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Pediatrics in Art |

DUTCH BABY'S CLOTHING (SEVENTEENTH CENTURY)

JOHN RUHRÄH, M.D.
Am J Dis Child. 1935;49(3):739-740. doi:10.1001/archpedi.1935.01970030185019.
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ABSTRACT

Franz Hals (1580-1666) of Antwerp and Haarlem painted a Dutch wetnurse and child which now hangs in the Berlin Gemälde Galerie. The nurse has a white cap trimmed with lace and the ruffed collar of the period. She holds a piece of fruit in her hand, evidently to divert the child, who pays no attention to it but is apparently watching the artist.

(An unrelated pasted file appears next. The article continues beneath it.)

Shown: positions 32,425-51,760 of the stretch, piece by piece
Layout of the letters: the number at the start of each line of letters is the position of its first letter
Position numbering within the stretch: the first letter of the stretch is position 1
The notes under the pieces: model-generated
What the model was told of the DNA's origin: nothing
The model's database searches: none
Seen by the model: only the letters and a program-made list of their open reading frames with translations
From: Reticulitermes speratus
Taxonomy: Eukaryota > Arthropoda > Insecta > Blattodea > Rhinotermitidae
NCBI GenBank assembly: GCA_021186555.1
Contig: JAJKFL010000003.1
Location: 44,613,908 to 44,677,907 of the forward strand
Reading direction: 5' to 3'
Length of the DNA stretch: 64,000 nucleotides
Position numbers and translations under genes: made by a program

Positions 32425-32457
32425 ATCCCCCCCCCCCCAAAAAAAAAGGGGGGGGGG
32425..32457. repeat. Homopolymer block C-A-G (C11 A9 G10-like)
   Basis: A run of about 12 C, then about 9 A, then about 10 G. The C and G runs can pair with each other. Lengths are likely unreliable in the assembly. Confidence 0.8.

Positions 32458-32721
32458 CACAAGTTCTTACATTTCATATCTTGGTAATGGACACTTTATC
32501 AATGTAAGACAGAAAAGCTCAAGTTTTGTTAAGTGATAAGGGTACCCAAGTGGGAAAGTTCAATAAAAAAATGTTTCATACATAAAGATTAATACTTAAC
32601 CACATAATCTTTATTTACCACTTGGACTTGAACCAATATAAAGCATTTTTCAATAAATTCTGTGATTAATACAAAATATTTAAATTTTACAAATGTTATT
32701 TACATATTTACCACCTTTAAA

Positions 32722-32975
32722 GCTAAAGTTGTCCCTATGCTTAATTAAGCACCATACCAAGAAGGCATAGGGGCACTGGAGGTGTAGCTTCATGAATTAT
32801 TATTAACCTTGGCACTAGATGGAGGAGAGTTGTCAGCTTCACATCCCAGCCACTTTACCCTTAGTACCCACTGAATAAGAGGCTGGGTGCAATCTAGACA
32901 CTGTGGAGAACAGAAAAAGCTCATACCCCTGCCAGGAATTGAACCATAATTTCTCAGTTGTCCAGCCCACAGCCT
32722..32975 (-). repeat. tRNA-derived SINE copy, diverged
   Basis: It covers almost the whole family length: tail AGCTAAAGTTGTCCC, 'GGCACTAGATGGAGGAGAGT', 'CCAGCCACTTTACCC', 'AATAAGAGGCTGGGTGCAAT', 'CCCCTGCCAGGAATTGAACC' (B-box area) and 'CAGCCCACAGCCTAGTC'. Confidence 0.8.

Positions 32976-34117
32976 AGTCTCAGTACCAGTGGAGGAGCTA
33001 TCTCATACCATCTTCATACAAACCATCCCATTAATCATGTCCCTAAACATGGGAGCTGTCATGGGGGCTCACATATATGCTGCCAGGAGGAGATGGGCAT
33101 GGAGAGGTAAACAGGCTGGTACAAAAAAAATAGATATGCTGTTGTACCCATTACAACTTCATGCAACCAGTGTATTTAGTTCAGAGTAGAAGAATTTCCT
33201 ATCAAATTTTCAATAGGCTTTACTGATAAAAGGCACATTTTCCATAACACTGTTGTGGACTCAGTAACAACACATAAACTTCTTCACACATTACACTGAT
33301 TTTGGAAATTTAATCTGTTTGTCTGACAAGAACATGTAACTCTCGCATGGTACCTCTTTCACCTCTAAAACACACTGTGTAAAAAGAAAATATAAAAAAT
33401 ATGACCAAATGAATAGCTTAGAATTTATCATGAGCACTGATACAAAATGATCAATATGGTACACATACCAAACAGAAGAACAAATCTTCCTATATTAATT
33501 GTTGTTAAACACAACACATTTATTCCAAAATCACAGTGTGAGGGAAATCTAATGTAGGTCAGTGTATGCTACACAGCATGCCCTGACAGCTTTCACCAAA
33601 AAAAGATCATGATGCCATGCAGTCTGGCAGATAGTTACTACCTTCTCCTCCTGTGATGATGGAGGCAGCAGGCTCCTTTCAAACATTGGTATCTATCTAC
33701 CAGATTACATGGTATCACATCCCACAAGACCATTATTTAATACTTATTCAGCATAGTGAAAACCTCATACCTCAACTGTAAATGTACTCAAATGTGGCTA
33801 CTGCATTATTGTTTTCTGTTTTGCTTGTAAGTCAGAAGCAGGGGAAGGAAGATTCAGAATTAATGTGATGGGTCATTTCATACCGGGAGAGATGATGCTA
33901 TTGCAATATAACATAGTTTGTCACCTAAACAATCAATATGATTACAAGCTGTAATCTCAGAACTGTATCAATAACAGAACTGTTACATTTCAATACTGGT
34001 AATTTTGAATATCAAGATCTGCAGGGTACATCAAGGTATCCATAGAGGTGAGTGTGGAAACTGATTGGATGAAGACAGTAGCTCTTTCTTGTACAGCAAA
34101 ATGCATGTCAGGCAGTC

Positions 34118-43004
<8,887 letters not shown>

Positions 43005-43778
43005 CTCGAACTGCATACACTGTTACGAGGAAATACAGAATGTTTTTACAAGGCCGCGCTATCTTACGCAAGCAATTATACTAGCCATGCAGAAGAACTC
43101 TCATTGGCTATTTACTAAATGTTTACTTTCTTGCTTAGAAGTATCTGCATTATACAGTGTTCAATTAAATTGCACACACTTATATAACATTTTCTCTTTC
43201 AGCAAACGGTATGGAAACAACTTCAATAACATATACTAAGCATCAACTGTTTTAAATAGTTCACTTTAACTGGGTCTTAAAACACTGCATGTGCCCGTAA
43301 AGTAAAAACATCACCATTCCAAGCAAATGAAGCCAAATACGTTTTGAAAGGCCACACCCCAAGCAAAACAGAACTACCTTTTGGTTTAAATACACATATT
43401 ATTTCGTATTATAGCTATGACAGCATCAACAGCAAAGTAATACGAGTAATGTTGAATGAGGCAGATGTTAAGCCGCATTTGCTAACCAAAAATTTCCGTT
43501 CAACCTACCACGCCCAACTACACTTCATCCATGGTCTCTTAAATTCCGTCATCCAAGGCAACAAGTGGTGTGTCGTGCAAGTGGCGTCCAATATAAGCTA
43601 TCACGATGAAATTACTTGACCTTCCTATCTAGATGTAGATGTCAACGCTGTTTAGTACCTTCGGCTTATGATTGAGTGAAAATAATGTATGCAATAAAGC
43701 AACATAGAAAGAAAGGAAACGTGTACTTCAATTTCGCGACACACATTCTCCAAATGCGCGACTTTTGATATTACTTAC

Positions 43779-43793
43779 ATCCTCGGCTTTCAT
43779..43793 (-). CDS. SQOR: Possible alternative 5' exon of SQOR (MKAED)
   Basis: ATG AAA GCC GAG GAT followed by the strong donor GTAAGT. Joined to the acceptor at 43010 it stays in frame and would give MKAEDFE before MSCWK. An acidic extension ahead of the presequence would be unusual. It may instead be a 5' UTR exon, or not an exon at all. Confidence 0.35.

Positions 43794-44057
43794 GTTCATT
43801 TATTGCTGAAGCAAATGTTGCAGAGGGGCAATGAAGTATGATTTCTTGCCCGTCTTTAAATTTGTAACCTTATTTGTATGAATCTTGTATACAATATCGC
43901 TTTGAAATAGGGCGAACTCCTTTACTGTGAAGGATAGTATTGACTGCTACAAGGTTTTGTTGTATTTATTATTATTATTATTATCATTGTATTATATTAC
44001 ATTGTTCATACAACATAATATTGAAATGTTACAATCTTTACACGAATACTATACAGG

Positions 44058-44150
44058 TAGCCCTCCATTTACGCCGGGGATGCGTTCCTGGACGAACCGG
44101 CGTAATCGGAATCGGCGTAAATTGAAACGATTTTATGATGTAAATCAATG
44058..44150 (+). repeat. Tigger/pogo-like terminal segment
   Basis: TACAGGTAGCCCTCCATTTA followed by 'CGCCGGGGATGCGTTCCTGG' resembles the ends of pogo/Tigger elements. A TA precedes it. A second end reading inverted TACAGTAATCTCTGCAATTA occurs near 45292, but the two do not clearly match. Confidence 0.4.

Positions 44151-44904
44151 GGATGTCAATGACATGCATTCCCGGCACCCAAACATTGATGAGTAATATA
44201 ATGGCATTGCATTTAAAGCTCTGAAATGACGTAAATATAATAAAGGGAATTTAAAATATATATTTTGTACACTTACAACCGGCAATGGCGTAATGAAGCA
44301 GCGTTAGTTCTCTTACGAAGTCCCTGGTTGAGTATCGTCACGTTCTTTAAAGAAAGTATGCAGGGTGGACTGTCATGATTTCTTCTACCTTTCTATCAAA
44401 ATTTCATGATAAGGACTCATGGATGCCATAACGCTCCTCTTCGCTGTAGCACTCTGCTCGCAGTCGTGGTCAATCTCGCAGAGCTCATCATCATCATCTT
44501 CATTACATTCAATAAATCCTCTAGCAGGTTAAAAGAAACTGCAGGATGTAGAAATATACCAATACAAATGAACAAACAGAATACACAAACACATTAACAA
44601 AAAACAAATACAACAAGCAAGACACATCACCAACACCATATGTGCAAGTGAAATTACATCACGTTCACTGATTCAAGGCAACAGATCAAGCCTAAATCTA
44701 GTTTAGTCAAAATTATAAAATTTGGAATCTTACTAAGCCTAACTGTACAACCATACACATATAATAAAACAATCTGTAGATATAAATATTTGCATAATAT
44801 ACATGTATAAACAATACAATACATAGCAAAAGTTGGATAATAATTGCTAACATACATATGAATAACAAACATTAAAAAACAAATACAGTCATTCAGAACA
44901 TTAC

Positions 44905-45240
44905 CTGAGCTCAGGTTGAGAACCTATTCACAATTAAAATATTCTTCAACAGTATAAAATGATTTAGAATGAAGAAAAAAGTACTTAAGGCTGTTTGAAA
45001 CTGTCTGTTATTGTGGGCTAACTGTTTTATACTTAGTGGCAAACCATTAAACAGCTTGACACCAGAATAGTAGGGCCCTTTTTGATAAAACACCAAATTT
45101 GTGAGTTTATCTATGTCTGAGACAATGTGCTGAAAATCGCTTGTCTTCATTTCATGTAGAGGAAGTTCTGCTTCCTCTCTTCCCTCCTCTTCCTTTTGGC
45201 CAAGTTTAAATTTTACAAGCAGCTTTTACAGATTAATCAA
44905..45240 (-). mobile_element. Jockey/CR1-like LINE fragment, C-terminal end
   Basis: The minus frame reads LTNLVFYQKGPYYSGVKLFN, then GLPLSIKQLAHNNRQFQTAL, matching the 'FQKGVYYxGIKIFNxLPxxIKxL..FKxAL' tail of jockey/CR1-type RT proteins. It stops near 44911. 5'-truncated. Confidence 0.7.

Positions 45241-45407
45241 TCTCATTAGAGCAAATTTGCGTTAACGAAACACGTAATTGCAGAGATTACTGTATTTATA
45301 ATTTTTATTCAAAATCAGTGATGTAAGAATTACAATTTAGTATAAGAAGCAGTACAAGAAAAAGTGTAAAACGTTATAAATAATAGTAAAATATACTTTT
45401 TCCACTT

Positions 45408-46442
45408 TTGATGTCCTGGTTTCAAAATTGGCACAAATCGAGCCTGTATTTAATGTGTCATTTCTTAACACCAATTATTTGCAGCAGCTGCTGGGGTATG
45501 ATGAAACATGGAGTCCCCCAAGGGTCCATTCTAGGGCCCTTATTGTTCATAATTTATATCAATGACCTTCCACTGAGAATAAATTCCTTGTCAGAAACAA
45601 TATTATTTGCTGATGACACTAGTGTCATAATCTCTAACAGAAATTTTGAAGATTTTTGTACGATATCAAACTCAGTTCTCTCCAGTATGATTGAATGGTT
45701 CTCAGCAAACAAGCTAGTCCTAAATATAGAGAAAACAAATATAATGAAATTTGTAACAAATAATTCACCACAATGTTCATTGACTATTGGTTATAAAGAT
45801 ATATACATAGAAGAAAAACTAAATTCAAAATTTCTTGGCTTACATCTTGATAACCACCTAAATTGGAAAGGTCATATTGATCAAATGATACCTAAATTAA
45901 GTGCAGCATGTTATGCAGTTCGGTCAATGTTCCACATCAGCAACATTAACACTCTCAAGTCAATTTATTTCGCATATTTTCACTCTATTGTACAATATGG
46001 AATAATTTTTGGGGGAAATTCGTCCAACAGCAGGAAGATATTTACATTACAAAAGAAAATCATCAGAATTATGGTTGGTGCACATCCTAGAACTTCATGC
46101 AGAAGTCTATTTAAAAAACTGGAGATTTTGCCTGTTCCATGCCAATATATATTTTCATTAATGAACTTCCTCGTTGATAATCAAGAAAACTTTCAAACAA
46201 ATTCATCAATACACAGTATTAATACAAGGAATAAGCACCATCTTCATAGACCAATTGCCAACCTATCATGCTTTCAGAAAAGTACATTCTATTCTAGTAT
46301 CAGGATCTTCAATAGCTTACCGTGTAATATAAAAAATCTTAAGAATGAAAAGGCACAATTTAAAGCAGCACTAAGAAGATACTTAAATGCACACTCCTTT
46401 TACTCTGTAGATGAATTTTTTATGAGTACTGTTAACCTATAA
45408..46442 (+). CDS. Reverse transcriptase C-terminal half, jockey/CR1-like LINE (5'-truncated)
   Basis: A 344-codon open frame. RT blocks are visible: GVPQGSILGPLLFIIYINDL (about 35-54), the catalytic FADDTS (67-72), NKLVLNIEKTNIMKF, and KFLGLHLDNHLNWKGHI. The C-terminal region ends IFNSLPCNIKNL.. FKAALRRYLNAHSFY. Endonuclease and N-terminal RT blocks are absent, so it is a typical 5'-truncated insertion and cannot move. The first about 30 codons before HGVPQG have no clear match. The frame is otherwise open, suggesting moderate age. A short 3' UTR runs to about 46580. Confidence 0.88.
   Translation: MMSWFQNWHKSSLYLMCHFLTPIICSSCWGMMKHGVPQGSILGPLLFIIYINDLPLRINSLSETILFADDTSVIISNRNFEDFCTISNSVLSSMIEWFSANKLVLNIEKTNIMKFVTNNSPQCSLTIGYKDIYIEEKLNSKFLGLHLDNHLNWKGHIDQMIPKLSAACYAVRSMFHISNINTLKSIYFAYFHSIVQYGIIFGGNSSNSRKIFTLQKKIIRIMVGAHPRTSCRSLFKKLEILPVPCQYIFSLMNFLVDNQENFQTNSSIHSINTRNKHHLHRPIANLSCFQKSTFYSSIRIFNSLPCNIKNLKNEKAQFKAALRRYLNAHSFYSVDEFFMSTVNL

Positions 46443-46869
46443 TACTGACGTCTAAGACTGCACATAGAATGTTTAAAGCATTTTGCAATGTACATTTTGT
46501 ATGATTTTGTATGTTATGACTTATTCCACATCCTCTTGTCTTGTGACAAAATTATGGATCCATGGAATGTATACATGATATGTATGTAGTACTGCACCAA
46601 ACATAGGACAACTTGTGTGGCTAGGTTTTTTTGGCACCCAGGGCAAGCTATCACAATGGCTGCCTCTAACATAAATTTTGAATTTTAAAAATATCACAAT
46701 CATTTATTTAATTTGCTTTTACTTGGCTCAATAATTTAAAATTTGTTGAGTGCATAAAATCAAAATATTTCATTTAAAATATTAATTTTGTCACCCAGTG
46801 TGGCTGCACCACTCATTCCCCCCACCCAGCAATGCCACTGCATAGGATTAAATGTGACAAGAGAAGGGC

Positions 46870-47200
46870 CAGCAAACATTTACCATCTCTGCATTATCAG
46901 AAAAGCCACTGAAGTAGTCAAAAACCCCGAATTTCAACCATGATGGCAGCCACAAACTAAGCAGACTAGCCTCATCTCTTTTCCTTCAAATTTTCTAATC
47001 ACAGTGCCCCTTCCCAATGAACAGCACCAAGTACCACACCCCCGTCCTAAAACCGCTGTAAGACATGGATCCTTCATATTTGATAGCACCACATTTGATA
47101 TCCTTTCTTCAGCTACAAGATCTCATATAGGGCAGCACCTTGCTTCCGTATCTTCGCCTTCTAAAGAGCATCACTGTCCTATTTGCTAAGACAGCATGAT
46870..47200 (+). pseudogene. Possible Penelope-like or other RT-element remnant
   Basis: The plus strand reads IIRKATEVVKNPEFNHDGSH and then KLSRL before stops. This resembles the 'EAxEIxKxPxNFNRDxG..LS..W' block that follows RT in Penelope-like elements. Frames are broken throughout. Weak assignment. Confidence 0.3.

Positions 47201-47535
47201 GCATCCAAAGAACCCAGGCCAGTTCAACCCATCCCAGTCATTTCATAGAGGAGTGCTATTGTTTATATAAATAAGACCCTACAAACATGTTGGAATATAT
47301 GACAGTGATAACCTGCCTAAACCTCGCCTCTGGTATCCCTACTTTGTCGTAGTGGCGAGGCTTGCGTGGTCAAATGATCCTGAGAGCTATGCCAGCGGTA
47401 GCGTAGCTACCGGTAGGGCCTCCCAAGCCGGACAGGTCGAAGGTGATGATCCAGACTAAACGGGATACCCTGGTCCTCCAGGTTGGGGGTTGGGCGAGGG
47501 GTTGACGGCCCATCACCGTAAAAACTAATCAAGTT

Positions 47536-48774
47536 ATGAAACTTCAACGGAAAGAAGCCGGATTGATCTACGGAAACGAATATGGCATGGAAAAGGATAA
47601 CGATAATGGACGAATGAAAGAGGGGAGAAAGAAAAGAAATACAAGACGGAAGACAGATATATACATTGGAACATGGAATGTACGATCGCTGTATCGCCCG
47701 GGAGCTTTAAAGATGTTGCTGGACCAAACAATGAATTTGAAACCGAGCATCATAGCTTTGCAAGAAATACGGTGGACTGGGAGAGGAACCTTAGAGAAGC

The child's dress is a good example of the extreme styles used in babies' clothing, in this case a heavy brocade dress, a cap with fine lace trimmings, a superb heavily starched collar with a lace border and cuffs and stomacher of the same, the latter being held in place by a jeweled pin.

Clothing of this sort was used in baptismal gowns and for a short period of show might be permitted, but one cannot imagine clothing less suited to early life than these garments, which

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